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Hina Jilani

Member of The Elders

Pioneering lawyer and pro-democracy campaigner; a leading activist in Pakistan's women's movement and international champion of human rights.
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Nobody brings about change single-handedly. There are many people who are legendary, who have influenced events in the world, but behind them there is always a collective effort.

Hina Jilani

Pioneering lawyer and activist

“I always had this feeling that if you see injustice, you have to speak out against it; otherwise you are not in a position to complain.”

HINA JILANI

International human rights defender

“Human rights are not embodied and protected by declarations, conventions or pieces of legislation; they are embodied and protected by people. It is people who go out to claim their rights, it is people who realise their freedoms.” 

HINA JILANI

Photo: UN Photo/Mark Garten
Photo: AP/Press Association Images

At the heart of Pakistan’s women’s movement

“We have got to keep challenging the social norms that keep women down; we must name injustice wherever we see it.” 

HINA JILANI

BIOGRAPHY

Hina Jilani

Pioneering lawyer and pro-democracy campaigner; a leading activist in Pakistan's women's movement and international champion of human rights.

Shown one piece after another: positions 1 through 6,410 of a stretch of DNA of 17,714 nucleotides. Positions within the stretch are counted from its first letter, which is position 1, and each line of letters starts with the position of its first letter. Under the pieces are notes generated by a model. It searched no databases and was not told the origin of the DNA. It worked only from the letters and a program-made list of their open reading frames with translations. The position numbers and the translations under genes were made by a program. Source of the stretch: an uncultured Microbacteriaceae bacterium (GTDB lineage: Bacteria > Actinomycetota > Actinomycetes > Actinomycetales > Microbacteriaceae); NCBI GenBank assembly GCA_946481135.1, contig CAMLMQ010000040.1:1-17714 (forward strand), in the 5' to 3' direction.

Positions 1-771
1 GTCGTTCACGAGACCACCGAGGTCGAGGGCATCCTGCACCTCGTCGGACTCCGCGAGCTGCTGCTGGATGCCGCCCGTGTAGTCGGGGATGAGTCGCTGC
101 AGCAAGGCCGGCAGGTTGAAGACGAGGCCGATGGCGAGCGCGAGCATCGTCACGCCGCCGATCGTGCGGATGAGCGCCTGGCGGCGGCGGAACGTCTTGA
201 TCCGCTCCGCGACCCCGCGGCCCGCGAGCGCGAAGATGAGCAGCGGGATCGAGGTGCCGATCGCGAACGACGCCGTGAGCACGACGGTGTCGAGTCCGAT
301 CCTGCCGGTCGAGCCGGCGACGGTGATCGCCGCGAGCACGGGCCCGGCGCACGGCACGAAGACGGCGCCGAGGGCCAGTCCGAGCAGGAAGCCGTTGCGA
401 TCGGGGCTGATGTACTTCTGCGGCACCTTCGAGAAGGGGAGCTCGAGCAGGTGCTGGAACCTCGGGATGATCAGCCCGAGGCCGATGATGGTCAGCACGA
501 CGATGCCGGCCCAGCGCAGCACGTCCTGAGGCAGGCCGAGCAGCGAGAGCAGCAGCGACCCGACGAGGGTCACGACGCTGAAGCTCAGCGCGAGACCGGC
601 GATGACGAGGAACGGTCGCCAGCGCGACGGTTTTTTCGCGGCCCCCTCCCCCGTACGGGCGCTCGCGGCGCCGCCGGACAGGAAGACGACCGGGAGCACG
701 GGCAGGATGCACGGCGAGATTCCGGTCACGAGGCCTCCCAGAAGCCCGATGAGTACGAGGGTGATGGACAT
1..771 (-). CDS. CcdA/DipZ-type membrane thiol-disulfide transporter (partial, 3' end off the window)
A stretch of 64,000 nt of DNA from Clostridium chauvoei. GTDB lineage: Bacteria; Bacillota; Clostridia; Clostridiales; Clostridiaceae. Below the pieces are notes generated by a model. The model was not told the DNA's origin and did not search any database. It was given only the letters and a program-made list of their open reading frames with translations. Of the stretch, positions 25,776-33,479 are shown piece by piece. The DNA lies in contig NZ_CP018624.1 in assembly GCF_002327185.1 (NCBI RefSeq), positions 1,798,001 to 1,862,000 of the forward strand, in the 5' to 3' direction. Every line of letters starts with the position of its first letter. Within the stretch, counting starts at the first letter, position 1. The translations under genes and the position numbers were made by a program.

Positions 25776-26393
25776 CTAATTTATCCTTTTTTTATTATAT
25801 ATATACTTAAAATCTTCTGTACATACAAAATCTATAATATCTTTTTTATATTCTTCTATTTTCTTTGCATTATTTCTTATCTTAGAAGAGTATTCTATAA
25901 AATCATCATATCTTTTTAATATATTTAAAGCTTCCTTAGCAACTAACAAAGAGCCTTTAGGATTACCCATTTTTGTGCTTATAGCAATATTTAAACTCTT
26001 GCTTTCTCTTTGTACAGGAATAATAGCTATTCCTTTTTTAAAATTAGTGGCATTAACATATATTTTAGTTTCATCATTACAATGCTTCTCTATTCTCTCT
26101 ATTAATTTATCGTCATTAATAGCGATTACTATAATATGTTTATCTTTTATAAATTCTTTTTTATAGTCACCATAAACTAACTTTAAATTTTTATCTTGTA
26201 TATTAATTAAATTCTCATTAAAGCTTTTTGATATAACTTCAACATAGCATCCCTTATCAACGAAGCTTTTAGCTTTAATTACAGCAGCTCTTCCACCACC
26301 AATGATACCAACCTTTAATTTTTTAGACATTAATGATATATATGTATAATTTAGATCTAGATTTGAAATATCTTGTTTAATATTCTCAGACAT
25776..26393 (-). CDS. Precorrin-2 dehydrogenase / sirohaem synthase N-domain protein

1980
Founded Pakistan’s first all-women law firm; first legal aid centre
1992
Appointed Advocate of the Supreme Court of Pakistan
2000-2008
UN Special Representative on Human Rights Defenders
2001
Awarded the Millennium Peace Prize for Women
2013
Joined The Elders
2018
Appointed co-chair of the Taskforce on Justice

If today there is still a commitment towards human rights and a recognition of these rights as a universal value, it is because of human rights defenders.

Hina Jilani

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Work with The Elders

Hina Jilani has been a member of The Elders since 2013. Together with The Elders she has travelled to Myanmar, France, Thailand, Argentina, South Africa, Saudi Arabia, and several visits to the US and the UN in New York.

She har participated in world conferences – from the Munich Security Conference in 2017 to the Women Deliver Conference in Denmark in 2016 – and has spoken at numerous high-level events about ensuring access to justice, achieving gender equality and the importance of civil society as well as the need for an effective multilateral institutional framework that respects human rights.

Hina Jilani is especially passionate about women and girls’ rights and women’s role in justice and peace-making, defending human rights defenders and the fair treatment and protection of refugees.

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Pioneering lawyer and activist

A renowned lawyer and civil society activist, Hina Jilani has dedicated her life to fighting for human rights and democracy in Pakistan and around the world.

“We were growing up in an environment in which we saw injustices happen and our home taught us never to turn away when we saw it,” Ms Jilani says about her upbringing with a father who spent long spells in prison for criticising Pakistan’s military dictatorship. This early exposure to injustice sparked a lifelong commitment to agitating for social change, whether out on the streets or inside the courtroom.